Clergy (Gr. kλήρoς, lot, portion, heritage), a collective term commonly applied to all persons consecrated to the service of the church, because they are metaphorically said to be the portion or heritage of the Lord, as was the tribe of Levi under the Mosaic dispensation. Some, however, suppose that the term relates to the lot by which Matthias was selected to be an apostle; and others suppose it to be used as a technical term, simply denoting rank or degree. Among the Hebrews, Egyptians, and other ancient nations, a certain class of persons were set aside for the celebration of religious worship, and the Christian church from its very birth had its appointed pastors, or even, as the Roman Catholics and other episcopal denominations hold, its three clerical orders of bishops, priests, and deacons. Although the distinction between clergy and laity was perhaps not so strongly marked at first as it afterward became, the separation of ecclesiastics from ordinary secular affairs, and the appropriation of means for their support, dates from a very early period.

A practice of living in community, like the monks of the present day, appears, from the narrative of St. Luke in the Acts of the Apostles, to have originated with the clergy of Jerusalem; and though interrupted by persecution, it was not entirely abandoned until the distinction was made between secular and regular clergy, when the former ceased to live in communities. It was introduced into various parts of Christendom, and is mentioned by Bede as having been enforced in England by St. Augustin, acting under the orders of Gregory the Great. As the church emerged from poverty, the influence of the clergy became more and more palpable. They were reverenced not only as spiritual guides and ministers of the sacraments, but as the depositaries of nearly all the learning of the age, so that by the 12th century the term cleri-cus became the common designation of every person of education. Civil rulers granted them numerous privileges and exemptions. No bishop could be compelled to appear before a secular court, no presbyter could be interrogated by the torture, no lay tribunal could take cognizance of ecclesiastical matters, nor were the clergy under the Roman empire subject to many of the taxes laid upon the people, or called upon to fill certain public offices.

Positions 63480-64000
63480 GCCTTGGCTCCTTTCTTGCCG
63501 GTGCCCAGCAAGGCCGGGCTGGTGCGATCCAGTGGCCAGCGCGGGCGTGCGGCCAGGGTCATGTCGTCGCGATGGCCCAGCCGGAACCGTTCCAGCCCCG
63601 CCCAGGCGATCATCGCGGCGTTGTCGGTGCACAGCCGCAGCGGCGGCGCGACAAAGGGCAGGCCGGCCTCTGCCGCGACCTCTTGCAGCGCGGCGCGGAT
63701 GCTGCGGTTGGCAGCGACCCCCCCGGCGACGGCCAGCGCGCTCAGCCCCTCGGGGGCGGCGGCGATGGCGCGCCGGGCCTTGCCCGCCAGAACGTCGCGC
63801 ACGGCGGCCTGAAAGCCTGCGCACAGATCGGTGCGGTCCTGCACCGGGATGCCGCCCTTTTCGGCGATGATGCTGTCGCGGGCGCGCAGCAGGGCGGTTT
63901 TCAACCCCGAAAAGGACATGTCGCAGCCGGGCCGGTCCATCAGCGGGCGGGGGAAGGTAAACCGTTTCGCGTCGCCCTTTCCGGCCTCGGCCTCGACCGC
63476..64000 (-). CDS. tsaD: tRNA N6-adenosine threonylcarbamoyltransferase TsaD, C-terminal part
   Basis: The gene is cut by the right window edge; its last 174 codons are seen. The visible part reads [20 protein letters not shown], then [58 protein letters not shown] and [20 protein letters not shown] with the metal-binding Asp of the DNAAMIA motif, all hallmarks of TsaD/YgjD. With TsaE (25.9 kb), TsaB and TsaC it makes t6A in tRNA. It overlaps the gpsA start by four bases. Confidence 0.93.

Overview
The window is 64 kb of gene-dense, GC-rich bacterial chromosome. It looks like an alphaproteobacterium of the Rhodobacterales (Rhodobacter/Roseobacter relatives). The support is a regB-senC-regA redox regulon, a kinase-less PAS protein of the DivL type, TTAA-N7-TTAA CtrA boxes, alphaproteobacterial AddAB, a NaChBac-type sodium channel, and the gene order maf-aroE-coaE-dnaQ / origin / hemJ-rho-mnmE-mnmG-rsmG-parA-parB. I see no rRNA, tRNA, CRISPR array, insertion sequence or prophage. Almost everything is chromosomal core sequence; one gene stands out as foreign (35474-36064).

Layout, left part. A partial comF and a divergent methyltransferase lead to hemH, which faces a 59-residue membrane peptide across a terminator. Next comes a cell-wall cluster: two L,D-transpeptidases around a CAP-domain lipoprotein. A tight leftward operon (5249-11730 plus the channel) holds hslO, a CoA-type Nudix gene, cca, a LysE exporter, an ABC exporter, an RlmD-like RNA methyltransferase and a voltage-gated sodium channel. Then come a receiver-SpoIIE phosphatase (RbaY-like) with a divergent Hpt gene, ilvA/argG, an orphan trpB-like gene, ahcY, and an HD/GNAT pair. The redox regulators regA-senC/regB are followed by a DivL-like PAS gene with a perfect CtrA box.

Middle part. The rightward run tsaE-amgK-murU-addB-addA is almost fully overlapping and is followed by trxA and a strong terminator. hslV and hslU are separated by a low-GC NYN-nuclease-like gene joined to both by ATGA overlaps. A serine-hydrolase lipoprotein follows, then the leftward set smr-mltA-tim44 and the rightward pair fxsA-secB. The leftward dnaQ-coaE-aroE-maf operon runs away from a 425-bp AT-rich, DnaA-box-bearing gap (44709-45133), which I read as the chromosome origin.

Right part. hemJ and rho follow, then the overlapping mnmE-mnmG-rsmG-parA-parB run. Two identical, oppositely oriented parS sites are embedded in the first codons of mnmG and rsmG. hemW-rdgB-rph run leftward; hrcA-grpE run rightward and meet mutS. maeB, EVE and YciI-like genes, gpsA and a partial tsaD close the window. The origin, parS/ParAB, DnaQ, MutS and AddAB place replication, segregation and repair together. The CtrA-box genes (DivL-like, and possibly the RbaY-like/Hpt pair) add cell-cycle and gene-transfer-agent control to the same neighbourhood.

They obtained temporal jurisdiction not only over their own body, but over the laity, and in the German empire the sovereignty of many of the states was vested in them. They thus acquired in the process of time a preponderating influence in European politics, which, however much it may have been at times abused, was unquestionably the only barrier between popular rights and the encroachments of despotic princes, just as in former generations their spiritual influence over the barbarian invaders had saved Europe from slavery. During the middle ages, when the clergy formed a vast, disciplined, and wealthy body, dispersed throughout the known world, each member recognizing his proper superior, and all bowing before the supremacy of the bishop of Rome, this power reached its meridian, though from the days of the first Christian emperors to the most modern times the respective boundaries of secular and ecclesiastical authority have been a subject of contention in nearly every country of the old world.